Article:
Though flooding, power outages and wind damage have emerged as obstacles after Hurricane Isabel swept the East Coast Sept. 18 and 19, a major antidote to those obstacles has been people helping each other cope with the disaster.

"It's really amazing to see the disaster relief process happen where folks will leave their homes -- and in our situation while the hurricane was still going on here -- and work to help feed the folks in the shelter," Bruce Revel of the Eastern Baptist Association in Salisbury, Md., told Baptist Press. "We had several people who were in the shelter who were not Baptists, but they offered to help and we were able to make use of them as well."

In Gloucester, Va., 309 people were able to take showers Sept. 21 in a Southern Baptist shower unit at a Wal-Mart parking lot.

"It meets a real need, and we were really glad to do it," Jack Noble, head of disaster relief for the Southern Baptist Conservatives of Virginia, said.

Noble commended a disaster relief feeding unit from Georgia for the way they distributed meals in Gloucester.

"The community loves Southern Baptists," he told Baptist Press.

He also noted the way churches in the area were working together to help church members remove water and mud from their homes and clear away downed trees.

Noble had visited 12 churches by mid-morning Sept. 22 and said that Union Baptist Church in Gloucester had a flooded basement, although most churches fared the storm well and were left with only minor damage.

"What I've seen is people helping each other," Noble said. "Just as each person cleans up their own lot, they help each other clean up their lot too."

In Salisbury, Md., Revel noted that the area "got off pretty light" and did not receive the amount of damage some had predicted. But for those who were displaced, the Eastern Baptist Association activated a North American Mission Board-certified feeding unit at a local shelter. Revel reported that about 400 meals were served for dinner and breakfast Sept. 18 and 19.

"The Gospel was really at work," he said. "We shared with them why we were there, and it was great to see."

The feeding unit has now been requested in Baltimore.

In North Carolina, where some of the worst damage occurred, David Phelps of the Atlantic Baptist Association in Havelock explained that the eye of the hurricane moved through his association at high tide.

"People had to go up into their attics and even to their rooftops to escape the flood," he told Baptist Press.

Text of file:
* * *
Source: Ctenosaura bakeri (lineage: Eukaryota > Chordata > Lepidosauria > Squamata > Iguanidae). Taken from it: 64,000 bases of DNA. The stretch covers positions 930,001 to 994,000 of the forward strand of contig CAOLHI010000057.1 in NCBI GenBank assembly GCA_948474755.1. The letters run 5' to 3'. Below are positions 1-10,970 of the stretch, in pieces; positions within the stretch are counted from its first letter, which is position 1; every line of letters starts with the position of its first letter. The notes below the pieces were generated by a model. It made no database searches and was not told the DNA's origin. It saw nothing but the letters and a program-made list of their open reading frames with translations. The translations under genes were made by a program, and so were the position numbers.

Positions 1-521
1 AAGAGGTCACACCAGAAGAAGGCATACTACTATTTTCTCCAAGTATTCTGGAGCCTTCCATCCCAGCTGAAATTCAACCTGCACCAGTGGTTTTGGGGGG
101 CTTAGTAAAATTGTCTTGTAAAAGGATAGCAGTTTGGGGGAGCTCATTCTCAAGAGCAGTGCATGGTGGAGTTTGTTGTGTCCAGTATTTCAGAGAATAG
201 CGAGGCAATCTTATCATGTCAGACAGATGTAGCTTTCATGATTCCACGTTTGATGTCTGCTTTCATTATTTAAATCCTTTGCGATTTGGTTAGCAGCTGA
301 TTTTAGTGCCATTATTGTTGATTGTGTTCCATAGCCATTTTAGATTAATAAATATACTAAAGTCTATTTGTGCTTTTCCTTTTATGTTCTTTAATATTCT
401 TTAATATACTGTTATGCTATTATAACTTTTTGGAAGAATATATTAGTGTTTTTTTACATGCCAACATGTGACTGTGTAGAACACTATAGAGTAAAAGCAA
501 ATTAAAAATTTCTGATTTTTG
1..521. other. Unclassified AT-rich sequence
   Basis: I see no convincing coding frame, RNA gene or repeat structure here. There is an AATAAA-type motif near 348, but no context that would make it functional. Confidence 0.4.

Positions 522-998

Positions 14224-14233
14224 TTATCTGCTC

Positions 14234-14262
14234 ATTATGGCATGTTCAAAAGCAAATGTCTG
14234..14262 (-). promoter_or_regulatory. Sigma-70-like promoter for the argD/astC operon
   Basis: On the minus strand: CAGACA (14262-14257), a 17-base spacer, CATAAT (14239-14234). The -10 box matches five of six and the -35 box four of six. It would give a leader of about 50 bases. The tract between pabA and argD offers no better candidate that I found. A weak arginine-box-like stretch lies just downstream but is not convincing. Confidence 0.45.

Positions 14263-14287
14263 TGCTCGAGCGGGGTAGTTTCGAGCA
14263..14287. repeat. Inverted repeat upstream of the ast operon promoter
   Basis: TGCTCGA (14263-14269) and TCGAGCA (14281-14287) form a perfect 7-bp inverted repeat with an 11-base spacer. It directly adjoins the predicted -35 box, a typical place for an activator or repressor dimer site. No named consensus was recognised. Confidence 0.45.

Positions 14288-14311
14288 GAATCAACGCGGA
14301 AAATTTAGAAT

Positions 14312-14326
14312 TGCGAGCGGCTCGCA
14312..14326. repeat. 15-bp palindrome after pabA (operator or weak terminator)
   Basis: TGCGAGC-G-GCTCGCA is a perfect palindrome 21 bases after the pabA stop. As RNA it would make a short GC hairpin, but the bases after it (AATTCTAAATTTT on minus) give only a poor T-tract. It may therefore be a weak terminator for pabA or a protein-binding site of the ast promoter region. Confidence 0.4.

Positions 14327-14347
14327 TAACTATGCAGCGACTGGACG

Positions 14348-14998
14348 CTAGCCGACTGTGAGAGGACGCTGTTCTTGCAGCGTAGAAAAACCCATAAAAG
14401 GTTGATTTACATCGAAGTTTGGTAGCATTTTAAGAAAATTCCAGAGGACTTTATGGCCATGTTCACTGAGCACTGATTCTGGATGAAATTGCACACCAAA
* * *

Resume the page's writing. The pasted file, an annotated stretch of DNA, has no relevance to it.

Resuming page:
Phelps reported mostly water damage to homes and churches in the area and said the North Carolina Baptist Men have taken the lead in assessing damage and helping the needy. A large part of the work includes ripping carpet from flooded churches and spraying a Clorox solution as soon as possible to prevent mold.

He also noted that the North Carolina Baptist Men's feeding units were working with the Red Cross to supply food to people affected by the storm. The process of recovery is slow, he said, but it's happening.

At least 35 deaths are being blamed on Hurricane Isabel, and approximately 1.4 million customers are still without power from North Carolina to Pennsylvania, the Associated Press reported Sept. 22. Across North Carolina, 70,000 homes and businesses remained without power, down from a high of about 691,000, according to AP.

More than two-thirds of Virginians who lost power had it restored, leaving about 700,000 customers still in the dark, according to Dominion Virginia Power, the state's largest provider. Maryland had about 570,000 people still without electricity, Pennsylvania 37,600 and Delaware 6,000. Fewer than 2,000 were still blacked out in West Virginia, AP reported.

High water had not receded in parts of Virginia. The Midtown Tunnel, which is traveled by 40,000 vehicles a day between Portsmouth and Norfolk, Va., was still full of water, forcing many people to board a passenger ferry across the Elizabeth River, according to AP.

President Bush was scheduled to visit the Virginia State Police Academy in Richmond, Va., for a briefing on hurricane damage Sept. 22.

 

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